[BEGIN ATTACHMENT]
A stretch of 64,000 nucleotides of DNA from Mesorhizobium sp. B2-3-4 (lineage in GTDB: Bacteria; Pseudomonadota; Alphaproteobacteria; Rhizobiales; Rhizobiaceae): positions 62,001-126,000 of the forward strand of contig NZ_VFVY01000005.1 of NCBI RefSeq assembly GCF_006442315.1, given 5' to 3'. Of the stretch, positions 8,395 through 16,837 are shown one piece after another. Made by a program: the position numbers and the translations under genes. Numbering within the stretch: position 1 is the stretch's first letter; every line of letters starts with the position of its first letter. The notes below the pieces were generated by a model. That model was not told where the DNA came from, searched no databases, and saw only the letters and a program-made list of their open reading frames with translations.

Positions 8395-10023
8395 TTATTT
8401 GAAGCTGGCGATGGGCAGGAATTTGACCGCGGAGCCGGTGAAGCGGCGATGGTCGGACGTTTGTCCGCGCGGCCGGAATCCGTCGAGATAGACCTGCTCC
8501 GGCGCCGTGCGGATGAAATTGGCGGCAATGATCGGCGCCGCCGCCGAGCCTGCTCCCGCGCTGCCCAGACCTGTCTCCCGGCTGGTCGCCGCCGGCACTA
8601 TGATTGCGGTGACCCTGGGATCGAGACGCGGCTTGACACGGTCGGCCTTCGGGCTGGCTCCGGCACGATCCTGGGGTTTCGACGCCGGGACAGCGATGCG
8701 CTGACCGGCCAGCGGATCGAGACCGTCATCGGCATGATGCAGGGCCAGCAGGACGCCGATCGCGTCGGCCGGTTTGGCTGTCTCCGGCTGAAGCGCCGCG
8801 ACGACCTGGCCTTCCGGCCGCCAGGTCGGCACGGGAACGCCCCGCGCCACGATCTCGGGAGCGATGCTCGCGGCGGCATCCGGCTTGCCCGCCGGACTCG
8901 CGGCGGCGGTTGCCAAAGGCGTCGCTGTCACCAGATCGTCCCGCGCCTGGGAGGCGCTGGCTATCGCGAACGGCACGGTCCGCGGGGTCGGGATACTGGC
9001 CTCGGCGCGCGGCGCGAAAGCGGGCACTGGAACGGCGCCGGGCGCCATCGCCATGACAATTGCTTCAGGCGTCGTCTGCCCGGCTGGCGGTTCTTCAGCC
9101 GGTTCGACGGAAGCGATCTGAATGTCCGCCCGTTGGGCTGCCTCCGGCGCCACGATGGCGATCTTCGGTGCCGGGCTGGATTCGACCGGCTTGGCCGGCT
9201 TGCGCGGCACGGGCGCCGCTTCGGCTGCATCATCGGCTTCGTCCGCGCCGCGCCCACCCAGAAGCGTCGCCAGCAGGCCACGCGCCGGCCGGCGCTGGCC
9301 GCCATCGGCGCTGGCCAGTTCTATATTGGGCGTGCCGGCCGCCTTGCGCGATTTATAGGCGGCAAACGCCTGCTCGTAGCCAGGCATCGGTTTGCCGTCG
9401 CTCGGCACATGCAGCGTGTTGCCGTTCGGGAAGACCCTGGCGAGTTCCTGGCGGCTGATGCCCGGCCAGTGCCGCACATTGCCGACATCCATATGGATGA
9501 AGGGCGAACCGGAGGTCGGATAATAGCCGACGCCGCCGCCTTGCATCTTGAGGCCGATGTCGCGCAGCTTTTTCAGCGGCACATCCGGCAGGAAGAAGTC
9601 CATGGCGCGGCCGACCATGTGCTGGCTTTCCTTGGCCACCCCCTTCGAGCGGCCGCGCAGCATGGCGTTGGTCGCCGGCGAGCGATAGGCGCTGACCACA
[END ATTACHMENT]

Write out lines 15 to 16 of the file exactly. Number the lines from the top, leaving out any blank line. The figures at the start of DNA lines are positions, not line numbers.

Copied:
9501 AGGGCGAACCGGAGGTCGGATAATAGCCGACGCCGCCGCCTTGCATCTTGAGGCCGATGTCGCGCAGCTTTTTCAGCGGCACATCCGGCAGGAAGAAGTC
9601 CATGGCGCGGCCGACCATGTGCTGGCTTTCCTTGGCCACCCCCTTCGAGCGGCCGCGCAGCATGGCGTTGGTCGCCGGCGAGCGATAGGCGCTGACCACA